Companies court Kodak – it's ripe for the picking

The failing Eastman Kodak company isn’t failing as much as you’d expect. In fact, it’s having a Kodak moment.

It is sitting on a patent treasure trove of over 1,100 patents wildly valued, by at least one expert, at over $3 billion and has cunningly positioned itself for a quick, easy sale.

Just a week before filing for bankruptcy protection with the Southern District of New York, the company fired off another salvo of patent infringement suits against Apple (four patents) and HTC (five patents), adding an interesting twist to the on-going mobile patent wars. The more it becomes caught up in the crossfire, the more attractive it will become to potential buyers.

Eastman Kodak today is business as usual, only under the watchful eye of the Federal government, in an attempt to pull itself together and for the sake of its investors and employees, survive.

A recent reorganisation of the business boosted investor confidence while the company was still on the stock market, but was quickly superseded by the company’s Chapter 11 filing.

While it is true that, as Antonio Perez, CEO of Kodak put it, one of the reasons the company is in bad shape is that patent infringers have enacted stalling tactics in court, hoping for the collapse of Kodak before legal proceedings came to an end.

In fact, the company has relied on licensing as a regular source of income, especially as its products have failed to make a hit. In the end, it cannot collect and with Kodak’s situation there are talks that cases may simply stall in court. Kodak looks increasingly like a victim of big business… or is it?

The timing of both the restructuring, Chapter 11 filing and new lawsuits may have been cherry-picked to increase third-party interest in the company.

“The companies defending themselves against Kodak might ask the courts to stay all pending cases, but generally, bankruptcy does not prevent a company from enforcing its intellectual property rights”, Florian Mueller, IP expert, tells TechEye.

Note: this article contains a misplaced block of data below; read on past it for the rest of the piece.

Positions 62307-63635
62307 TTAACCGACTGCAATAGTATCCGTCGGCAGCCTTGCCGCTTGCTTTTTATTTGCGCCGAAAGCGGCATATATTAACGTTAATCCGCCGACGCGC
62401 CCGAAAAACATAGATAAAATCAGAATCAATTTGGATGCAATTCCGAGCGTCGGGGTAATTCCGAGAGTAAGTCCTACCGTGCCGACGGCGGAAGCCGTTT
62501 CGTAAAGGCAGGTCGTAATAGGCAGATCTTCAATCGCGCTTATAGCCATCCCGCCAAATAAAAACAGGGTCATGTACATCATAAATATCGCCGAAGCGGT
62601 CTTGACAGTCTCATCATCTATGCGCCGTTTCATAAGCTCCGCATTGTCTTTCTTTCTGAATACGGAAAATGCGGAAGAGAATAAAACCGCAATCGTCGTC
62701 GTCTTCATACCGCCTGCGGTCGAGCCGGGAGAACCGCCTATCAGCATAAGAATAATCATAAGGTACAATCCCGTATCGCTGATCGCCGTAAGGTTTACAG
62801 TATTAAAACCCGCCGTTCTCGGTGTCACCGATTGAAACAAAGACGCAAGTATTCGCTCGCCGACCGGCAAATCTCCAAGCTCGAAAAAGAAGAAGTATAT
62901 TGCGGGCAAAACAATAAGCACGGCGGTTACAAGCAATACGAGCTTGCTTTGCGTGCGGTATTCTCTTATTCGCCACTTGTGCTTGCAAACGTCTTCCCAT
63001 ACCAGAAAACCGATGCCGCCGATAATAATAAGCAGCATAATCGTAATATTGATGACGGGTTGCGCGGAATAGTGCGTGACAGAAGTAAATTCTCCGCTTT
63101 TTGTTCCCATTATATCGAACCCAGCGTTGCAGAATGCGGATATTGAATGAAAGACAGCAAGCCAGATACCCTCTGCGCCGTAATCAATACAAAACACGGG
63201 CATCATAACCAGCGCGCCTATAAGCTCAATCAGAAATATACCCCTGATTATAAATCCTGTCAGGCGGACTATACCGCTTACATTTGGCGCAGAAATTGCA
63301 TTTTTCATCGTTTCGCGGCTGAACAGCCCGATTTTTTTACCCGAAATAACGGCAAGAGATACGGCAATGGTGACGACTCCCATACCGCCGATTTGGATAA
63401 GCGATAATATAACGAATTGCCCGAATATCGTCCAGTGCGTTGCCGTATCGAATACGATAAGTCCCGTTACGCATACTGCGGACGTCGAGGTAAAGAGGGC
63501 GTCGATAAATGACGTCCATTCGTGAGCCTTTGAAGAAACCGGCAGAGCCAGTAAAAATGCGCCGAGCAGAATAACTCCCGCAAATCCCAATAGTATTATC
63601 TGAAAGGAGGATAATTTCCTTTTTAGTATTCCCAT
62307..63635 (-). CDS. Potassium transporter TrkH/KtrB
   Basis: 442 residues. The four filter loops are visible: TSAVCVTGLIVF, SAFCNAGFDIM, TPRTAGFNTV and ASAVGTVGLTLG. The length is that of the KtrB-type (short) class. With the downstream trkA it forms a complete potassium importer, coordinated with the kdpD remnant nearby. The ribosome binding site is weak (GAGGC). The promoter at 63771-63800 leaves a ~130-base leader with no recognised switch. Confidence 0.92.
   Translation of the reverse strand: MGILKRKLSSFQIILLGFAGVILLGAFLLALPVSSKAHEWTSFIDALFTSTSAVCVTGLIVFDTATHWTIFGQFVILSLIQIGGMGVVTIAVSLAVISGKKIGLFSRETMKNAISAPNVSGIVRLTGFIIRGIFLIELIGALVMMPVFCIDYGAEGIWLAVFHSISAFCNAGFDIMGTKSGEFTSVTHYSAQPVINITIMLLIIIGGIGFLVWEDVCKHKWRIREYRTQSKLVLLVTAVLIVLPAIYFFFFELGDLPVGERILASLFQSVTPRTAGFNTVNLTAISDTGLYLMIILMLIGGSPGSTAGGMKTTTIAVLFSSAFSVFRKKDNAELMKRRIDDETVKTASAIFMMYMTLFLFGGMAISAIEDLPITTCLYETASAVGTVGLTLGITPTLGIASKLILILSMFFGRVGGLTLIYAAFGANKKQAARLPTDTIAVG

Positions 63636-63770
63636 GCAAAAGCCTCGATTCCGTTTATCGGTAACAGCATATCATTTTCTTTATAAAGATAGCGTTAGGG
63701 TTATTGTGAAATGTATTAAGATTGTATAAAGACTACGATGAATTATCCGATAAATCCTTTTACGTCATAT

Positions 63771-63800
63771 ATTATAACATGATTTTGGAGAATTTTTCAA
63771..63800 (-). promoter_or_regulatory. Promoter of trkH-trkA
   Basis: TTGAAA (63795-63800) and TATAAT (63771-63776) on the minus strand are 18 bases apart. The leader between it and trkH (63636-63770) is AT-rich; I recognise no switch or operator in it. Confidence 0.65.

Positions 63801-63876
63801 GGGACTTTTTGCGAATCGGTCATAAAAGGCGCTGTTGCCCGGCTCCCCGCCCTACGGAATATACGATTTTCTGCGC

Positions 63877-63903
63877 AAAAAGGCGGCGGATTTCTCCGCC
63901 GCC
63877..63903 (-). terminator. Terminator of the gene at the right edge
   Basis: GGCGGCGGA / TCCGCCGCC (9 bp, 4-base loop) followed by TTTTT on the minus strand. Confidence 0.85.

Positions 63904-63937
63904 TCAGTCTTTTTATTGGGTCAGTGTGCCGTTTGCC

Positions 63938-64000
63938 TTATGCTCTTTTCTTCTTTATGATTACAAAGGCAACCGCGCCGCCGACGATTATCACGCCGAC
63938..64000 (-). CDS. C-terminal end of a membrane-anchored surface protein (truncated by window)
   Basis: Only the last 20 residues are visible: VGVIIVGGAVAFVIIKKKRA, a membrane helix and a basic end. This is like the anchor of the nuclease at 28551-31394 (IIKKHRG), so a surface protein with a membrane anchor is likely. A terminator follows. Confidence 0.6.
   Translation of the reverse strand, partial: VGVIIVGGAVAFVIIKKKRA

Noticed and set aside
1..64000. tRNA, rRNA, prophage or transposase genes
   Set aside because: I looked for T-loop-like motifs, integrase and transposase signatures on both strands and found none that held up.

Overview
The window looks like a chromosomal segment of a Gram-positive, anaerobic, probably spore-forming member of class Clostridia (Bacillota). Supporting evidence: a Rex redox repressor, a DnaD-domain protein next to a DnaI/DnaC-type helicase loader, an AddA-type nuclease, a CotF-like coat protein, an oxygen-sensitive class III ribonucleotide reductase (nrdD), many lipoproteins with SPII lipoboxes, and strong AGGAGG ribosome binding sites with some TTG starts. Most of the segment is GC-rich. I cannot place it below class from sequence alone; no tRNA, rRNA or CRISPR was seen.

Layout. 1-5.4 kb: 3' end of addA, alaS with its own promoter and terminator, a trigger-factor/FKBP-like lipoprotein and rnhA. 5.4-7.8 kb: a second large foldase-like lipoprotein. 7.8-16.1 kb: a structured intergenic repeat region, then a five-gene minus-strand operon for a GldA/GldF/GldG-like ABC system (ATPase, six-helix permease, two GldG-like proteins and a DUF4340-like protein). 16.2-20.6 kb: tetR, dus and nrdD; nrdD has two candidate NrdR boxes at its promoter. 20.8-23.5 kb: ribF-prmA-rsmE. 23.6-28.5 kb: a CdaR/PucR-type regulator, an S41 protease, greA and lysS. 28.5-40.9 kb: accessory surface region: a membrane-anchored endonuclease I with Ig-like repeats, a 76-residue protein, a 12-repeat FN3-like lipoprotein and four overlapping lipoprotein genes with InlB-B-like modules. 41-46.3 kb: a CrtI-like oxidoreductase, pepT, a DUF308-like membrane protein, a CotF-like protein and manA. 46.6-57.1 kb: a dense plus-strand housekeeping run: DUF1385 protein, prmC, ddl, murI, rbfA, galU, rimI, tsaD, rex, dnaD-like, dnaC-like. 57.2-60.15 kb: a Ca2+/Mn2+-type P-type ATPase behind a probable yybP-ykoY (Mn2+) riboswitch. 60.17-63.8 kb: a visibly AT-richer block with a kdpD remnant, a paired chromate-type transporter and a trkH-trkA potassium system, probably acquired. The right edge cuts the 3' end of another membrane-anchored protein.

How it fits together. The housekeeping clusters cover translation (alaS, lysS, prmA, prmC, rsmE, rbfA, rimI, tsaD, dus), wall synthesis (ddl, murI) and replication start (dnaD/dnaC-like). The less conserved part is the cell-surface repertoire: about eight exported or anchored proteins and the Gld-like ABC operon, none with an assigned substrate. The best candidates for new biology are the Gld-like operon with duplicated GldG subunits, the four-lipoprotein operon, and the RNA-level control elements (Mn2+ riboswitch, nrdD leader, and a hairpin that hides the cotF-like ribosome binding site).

In all likelihood, court proceedings will continue even as the company struggles. Both the Kodak and the federal authorities will pursue sources of revenue, including damages awarded in court from successful litigation. Not only that, but a buyer will wipe its slate clean and pursue its adversaries in the mobile business.

In the course of today’s Mobile Patent Wars, everyone is a suitor, and everyone stands to make a killing out of Kodak’s demise. Buying the vast (1100+) patent portfolio, that matches the smartphone market so well, would be a Godsend to any of Microsoft, Samsung, LG, Apple or even Google, literally switching round the tables.

“Digital photography is part of the standard functionality of a modern-day smartphone, and increasingly common in tablet computers. Key patents on digital imaging could have some strategic value in the ongoing wireless patent wars”, added Mueller.

You can’t really imagine your smartphone without a camera, and most likely if you have one, then the odds are it exists under a Kodak licence of some sort.

The result is that the underdog here is being very coy about what happens next. Restructuring the company and a potential lawsuit bonanza against patent infringers will immediately attract buyers homing in for the opportunity to get one up on their adversaries or, maybe even for the first time, taking lead in a business that has been under the thumb of Apple and Google.

Someone will snap up Kodak soon, very soon.